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Tags: gallup poll | church attendance | religion

Gallup Poll: Church Numbers Down Since Pandemic

By    |   Monday, 26 June 2023 12:19 PM EDT

Church attendance has dropped lower in the United States than it was in the four years before the COVID-19 pandemic, according to a new Gallup survey.

In the latest polls, 31% of the respondents say they had attended services in a church, synagogue, mosque, or temple during the past seven days, and in Gallup's polls from 2020 to May 1-24, 2023, the average was 30%, The Hill reported.

But in the years before the pandemic, an average of 34% of the respondents said they had attended services in the past week.

The surveys also show attendance has dropped by 10 percentage points recorded in 2012 and most years before. 

"It is not clear if the pandemic is the cause of the reduced attendance or if the decline is a continuation of trends that were already in motion. However, the temporary closure of churches and ongoing COVID-19 avoidance activities did get many Americans out of the habit of attending religious services weekly," the Gallup survey found.

The data showed that attendance has been dropping across most of the subgroups, except for those that already had marked low attendance before the pandemic started. That includes those who say they have no religious affiliation as well as political liberals.

However, all political ideologies showed similar declines in their church habits, ranging from three to five percentage points, while Republicans remained more likely to go to church compared to Democrats or independents:

  • 45% of Republicans answered yes about church attendance in the four pre-pandemic years of 2016 through 2019, compared to an average of 40% of Republicans asked between 2020 and 2023.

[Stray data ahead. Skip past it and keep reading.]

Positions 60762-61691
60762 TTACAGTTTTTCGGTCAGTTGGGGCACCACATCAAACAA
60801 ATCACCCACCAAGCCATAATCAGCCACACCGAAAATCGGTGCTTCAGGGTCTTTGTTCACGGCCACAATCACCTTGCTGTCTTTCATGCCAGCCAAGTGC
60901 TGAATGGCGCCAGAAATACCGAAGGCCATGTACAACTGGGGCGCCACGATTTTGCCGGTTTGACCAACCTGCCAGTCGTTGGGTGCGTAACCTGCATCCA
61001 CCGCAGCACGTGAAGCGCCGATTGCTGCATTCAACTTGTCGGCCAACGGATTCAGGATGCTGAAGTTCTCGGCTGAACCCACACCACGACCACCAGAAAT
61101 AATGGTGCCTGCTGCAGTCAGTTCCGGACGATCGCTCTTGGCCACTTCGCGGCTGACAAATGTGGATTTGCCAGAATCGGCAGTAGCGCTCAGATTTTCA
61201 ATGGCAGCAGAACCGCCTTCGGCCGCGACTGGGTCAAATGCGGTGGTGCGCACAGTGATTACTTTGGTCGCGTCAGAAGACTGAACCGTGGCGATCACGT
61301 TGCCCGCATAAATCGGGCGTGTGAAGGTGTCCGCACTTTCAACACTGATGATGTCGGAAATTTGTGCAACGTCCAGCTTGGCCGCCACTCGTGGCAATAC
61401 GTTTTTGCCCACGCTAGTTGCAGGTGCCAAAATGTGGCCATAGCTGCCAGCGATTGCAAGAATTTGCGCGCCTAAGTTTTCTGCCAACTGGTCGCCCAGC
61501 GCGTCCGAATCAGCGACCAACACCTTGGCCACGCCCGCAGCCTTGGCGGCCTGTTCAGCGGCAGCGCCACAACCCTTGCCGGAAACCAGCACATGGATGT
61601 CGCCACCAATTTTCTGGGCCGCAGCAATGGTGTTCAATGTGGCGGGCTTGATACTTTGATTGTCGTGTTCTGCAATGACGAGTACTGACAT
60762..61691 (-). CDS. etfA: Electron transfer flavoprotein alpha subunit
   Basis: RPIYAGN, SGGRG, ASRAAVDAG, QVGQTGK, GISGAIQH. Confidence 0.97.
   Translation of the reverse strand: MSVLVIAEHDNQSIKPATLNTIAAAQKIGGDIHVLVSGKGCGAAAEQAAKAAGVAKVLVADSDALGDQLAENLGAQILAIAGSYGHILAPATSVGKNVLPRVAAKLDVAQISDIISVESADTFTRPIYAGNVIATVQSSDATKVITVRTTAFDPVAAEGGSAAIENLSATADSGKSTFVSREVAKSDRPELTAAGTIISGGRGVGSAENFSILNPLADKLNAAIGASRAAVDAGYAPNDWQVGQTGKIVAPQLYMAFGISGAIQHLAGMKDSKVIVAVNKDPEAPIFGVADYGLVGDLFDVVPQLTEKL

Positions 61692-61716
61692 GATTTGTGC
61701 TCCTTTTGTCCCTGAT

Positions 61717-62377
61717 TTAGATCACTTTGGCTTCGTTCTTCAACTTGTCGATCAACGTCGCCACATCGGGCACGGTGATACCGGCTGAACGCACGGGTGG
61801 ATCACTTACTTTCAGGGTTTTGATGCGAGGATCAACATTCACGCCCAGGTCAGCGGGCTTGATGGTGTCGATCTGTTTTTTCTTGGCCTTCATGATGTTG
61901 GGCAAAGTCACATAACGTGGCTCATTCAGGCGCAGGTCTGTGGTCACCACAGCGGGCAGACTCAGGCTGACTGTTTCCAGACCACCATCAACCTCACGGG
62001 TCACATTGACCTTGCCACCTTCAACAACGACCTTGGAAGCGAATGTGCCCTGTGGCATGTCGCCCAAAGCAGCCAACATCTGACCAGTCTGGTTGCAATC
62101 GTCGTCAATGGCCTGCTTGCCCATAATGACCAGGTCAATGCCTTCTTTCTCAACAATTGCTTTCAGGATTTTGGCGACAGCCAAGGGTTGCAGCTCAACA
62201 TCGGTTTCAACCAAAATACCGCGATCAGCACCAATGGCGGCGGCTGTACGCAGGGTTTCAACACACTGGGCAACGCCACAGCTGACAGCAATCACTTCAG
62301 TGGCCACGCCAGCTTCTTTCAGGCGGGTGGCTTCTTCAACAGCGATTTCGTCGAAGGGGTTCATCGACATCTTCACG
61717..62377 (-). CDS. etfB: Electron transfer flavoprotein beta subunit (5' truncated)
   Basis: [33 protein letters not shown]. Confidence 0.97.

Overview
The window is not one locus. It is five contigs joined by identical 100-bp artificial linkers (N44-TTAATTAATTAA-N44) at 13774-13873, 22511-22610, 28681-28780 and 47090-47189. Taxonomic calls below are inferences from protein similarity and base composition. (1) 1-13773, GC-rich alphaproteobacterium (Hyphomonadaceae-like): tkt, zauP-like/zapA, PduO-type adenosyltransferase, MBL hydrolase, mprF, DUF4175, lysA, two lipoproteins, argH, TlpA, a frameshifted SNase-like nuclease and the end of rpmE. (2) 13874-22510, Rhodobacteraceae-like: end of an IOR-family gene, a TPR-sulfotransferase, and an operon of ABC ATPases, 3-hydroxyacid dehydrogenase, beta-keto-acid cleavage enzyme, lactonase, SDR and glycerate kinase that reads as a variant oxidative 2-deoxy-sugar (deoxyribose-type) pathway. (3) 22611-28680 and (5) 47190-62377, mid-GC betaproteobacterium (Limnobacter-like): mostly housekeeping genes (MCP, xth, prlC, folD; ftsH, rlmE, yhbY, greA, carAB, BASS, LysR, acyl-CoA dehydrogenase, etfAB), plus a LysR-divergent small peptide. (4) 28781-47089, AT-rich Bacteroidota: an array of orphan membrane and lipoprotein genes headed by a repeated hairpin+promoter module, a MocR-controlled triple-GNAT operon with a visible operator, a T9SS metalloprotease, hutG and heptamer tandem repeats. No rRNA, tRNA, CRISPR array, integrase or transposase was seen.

• 30% of Democrats answered yes in the pre-pandemic surveys, compared to 25% in the surveys from 2020-2023.
  • 28% of independents said yes in the pre-pandemic years, compared to 25% between 2020 and 2023. 
  • Meanwhile, people are attending church once again in person, but weren't at the start of the pandemic, the survey showed. 

In April 2020, 31% of the adults surveyed said they attended a service in the past seven days, but 27% were attending virtual services and 4% attended in person.

But after vaccines became widely available by May 2021, church attendance went to 30%, but twice as many people were attending in person as were attending virtual services. 

In the last week of the survey, 26% said they attended a service in person, and 5% said they were in attendance virtually.

The survey was conducted on 1,011 adults from the U.S. and the District of Columbia and carried a margin of error of plus or minus 4 percentage points.

Sandy Fitzgerald

Sandy Fitzgerald has more than three decades in journalism and serves as a general assignment writer for Newsmax covering news, media, and politics. 

© 2024 Newsmax. All rights reserved.


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Church attendance has dropped lower in the United States than it was in the four years before the COVID-19 pandemic, according to a new Gallup survey.
gallup poll, church attendance, religion
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2023-19-26
Monday, 26 June 2023 12:19 PM
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